Preferably the maximum daily dosage dose of medicament is less than or equal to 45 mg THC.

Preferably the pharmaceutical formulations are packaged for delivery such that delivery is targeted to an area selected from one or more of the following: sublingual: buccal; parenteral; oral; rectal, nasal; and the pulmonary system.

More preferably the pharmaceutical formulations are in the form selected from one or more of the following: gel; gel spray; tablet; liquid; capsule and for vaporisation.

Additionally the pharmaceutical formulation further comprises one or more carrier solvents. Preferably the carrier solvents are ethanol and/or propylene glycol. More preferably the ratio of ethanol to propylene glycol is between 4:1 and 1:4. More preferably still the ratio is substantially 1:1.

Preferably the CBD and THC are present as a cannabis based medicine extract (CBME).

In order to accurately control the ratio of CBD and THC in the medicament a ratioed product is formulated from:

    • a cannabis based medicinal extract which comprises THC at more than 90% of the total cannabinoid content in the extract; and
    • a cannabis based medicinal extract which comprises CBD at more than 90% of the total cannabinoid content in the extract.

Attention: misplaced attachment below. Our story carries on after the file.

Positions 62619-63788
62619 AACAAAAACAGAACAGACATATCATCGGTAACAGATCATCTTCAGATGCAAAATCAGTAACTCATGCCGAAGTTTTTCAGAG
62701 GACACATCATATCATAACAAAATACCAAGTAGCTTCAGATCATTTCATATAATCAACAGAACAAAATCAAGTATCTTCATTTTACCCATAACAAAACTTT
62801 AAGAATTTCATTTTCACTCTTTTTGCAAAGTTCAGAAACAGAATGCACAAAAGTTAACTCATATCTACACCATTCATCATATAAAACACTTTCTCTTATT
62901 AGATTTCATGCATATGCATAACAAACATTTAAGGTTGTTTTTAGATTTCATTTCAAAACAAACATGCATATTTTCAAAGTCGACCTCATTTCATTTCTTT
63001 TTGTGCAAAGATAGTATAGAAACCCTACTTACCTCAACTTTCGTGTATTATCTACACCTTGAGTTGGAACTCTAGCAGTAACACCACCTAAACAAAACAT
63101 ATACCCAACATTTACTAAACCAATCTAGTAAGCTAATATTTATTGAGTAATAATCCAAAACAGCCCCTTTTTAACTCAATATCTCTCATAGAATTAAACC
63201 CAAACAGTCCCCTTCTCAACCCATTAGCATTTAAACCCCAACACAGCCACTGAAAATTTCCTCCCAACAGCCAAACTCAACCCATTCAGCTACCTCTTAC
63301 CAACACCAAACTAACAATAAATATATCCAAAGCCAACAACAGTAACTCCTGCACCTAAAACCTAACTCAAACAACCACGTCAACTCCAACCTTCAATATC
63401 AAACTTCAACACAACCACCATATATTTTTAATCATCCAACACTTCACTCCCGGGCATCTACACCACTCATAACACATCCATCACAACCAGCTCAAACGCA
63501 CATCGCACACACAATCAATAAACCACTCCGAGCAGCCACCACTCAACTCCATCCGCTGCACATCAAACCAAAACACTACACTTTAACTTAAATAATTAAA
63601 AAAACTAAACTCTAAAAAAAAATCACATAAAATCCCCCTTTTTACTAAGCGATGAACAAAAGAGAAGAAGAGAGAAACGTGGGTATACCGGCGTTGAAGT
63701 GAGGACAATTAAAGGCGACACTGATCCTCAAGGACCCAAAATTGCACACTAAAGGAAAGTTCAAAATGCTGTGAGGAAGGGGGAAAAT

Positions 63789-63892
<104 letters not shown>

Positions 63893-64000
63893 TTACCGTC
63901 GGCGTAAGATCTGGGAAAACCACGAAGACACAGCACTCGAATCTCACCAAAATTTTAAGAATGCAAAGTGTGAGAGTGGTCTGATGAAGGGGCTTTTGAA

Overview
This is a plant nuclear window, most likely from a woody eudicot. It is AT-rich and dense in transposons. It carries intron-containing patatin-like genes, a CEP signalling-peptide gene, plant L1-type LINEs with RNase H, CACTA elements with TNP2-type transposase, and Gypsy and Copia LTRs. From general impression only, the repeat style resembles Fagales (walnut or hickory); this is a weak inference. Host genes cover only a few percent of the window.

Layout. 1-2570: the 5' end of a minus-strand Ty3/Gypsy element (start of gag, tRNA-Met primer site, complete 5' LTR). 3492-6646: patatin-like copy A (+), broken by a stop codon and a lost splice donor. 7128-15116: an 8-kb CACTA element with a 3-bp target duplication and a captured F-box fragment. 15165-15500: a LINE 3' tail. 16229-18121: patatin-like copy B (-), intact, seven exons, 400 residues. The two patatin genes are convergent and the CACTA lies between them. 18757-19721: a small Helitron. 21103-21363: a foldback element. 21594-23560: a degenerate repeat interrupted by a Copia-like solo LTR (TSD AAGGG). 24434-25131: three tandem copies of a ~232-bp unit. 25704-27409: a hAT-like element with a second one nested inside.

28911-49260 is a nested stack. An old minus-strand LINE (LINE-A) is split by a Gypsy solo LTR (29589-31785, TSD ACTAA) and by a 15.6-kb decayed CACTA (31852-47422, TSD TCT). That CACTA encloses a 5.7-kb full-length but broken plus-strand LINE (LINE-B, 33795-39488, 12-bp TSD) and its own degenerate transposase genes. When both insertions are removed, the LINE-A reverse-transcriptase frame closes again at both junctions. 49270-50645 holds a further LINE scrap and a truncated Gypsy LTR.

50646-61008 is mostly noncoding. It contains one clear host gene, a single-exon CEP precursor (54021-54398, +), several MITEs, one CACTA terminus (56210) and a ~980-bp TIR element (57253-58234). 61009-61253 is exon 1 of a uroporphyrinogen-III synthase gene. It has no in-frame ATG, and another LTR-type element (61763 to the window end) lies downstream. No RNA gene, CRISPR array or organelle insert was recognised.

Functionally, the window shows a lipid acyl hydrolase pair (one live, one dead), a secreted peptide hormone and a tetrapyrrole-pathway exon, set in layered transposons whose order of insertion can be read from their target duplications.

These are then mixed to the specified ratios.

In one embodiment the CBME are produced by extraction with supercritical or subcritical CO2. In an alternative embodiment the CBME are produced by extraction from plant material by volatilisation with a heated gas. Preferably the CBME contains all of the naturally occurring cannabinoids in the plant material.

According to a second aspect of the present invention there is provided the use of a CBD type compound or derivative thereof and a THC type compound or derivative thereof in the manufacture of a medicament for the treatment of neuropathic pain, wherein the ratio of the CBD type compound or derivative thereof to the THC type compound or derivative thereof by weight is between 18:1 and 30:1, for use in combination with one or more other medicinal substances.

Preferably the CBD type compound or derivative thereof is CBD and the THC type compound or derivative thereof is THC.